The   major reasons for its lack of impact included the sudden withdrawal of funding by the federal government. It also lacked farmers’  participation

As for the acclaimed farmer, General Olusegun Obasanjo, (1976-1979) the Operation Feed the Nation (OFN) was launched in order   to   bring   about   increased   food   production   across   the   entire   nation   through   the   active involvement and participation of everybody in every discipline.

But it  did   not succeed because of the indiscriminate  use of land for farming  activities since most farmers   were   very   young   and   inexperienced. Also, hired   labour  was   the   main   source   of   labour employed by participants. There was absence of available markets, so livestock diseases caused havoc on farms of the novice farmers bringing the beautiful dream to its end.

With the return of democratic government, Alhaji Shehu Shagari (1979-1983) introduced the Green Revolution Programme (GRP) on  June 3,   as a  replacement for OFN. “The programme depended on the ministry based extension system and was instrumental to raising mass awareness on the problems of food confronting   the   nation.

“ The   FGN   ensured   the   success   of   the   programme   by   providing agrochemicals, improved seeds/seedlings, irrigation system, machine, credit facilities, improved marketing and favourable pricing policy for the agricultural products and encouraged farmers to produce  food,  cash  crops,  and  livestock”.

According   to  Goodluck  Jonathan,  “Green  Revolution   and Operation   Feed   the  Nation  failed  because   they  were   not  properly  articulated,  agricultural programmes in Nigeria just followed the political class and disappeared”.

Coming to General Muhammadu Buhari (1983-1985) and his Back to Land (BL)  programme was  to revive the agriculture by  encouraging Nigerians to go back to  farm   to   reduce over dependence in oil.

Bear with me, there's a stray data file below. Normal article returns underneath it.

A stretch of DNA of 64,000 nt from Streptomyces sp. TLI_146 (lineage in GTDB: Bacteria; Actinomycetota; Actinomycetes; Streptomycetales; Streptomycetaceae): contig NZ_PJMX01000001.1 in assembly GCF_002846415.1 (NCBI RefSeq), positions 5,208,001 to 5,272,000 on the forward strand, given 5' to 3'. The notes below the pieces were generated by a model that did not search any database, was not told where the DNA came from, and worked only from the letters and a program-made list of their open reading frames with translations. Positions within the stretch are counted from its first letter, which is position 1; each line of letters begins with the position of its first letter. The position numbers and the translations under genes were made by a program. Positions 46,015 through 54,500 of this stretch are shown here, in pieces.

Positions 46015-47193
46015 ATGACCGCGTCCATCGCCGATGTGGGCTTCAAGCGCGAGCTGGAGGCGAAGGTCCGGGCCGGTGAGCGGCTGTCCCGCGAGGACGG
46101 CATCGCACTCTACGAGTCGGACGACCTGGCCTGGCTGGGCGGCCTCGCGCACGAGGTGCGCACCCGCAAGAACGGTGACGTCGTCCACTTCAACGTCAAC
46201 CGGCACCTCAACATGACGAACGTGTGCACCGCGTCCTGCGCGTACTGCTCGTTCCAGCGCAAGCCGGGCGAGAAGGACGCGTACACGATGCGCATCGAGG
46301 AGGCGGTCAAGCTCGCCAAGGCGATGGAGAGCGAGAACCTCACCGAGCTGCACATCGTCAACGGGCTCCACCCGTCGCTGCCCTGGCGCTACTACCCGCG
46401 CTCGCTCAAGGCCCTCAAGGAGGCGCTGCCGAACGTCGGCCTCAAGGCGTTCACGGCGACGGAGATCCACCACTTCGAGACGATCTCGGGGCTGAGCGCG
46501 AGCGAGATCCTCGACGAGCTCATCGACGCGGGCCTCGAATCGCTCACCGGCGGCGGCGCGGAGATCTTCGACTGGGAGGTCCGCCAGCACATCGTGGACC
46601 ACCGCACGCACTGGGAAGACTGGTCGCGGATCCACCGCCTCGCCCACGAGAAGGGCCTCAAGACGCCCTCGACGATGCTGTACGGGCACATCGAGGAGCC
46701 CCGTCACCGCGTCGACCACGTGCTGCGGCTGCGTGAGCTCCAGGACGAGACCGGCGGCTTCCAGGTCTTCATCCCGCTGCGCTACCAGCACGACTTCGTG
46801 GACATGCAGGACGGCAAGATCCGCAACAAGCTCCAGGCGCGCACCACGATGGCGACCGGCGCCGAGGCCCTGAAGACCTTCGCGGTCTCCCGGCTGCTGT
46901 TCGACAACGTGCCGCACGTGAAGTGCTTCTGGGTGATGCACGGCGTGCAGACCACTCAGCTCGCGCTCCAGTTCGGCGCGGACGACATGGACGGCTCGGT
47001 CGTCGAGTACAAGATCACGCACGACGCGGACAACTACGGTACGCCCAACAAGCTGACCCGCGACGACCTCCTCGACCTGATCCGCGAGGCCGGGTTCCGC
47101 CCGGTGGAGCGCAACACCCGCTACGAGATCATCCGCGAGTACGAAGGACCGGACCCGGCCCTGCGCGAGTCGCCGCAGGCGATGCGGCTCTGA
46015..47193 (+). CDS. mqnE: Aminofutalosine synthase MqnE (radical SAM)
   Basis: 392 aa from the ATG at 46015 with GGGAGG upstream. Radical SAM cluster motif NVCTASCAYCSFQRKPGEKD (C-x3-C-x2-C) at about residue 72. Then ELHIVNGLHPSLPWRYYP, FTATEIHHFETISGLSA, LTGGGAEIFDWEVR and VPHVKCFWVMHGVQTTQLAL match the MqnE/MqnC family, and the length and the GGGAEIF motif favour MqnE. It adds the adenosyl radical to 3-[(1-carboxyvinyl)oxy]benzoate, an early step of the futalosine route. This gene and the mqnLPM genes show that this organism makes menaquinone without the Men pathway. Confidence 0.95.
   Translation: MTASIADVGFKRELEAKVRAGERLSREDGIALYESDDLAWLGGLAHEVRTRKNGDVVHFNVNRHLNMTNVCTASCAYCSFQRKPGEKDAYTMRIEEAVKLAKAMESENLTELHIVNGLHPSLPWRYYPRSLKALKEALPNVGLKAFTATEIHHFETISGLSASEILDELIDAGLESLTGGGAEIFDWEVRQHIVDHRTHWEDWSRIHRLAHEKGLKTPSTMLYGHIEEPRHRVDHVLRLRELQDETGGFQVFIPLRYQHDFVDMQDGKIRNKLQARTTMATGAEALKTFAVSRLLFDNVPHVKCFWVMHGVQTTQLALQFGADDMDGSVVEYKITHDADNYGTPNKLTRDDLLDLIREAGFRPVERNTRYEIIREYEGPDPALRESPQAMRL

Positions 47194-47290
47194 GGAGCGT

But it failed  with   regards   to  poor quality of infrastructures provided  by   the directorate   due   to   embezzlement/mismanagement   of   fund.  “Lack of  focus   and  accountability made the impact of the programme almost insignificant”.

Next came the IBB-driven  Structural Adjustment Programme (SAP)  in  1986 to  achieve   the  objectives   of  its  far-reaching reforms on diversification of exports and adjustment of production and consumption. SAP   provided   strategies   on   food   crops,   livestock,   industrial   raw   materials, wildlife, forestry,  fish   production.  It also provided policies on   support  services  such  as agricultural extension, technology development and transfer.

Its failure was traced to  unskilled  handling  of   water   application   through   irrigation that degraded  and depleted the soil of its productive capacity.

While the Family Support Programme (FSP) was  initiated in   1994  the Family Economic Advancement Programme (FEAP) came  in 1996   by   General  Abacha   and  his   wife  Mrs.   Maryam   Sani  Abacha.   These  programme eventually culminated   in  the  creation  of  the  Ministry  of   Women  Affairs  and  Social  Welfare.

The programme focused “ on areas like  health, education, women in  development,  agriculture, child welfare and youth development. They also touched on the provision of shelter for the less privileged in the society from ongoing housing programme of government “. The sudden death of Gen. Abacha limited their impact on the women and the masses.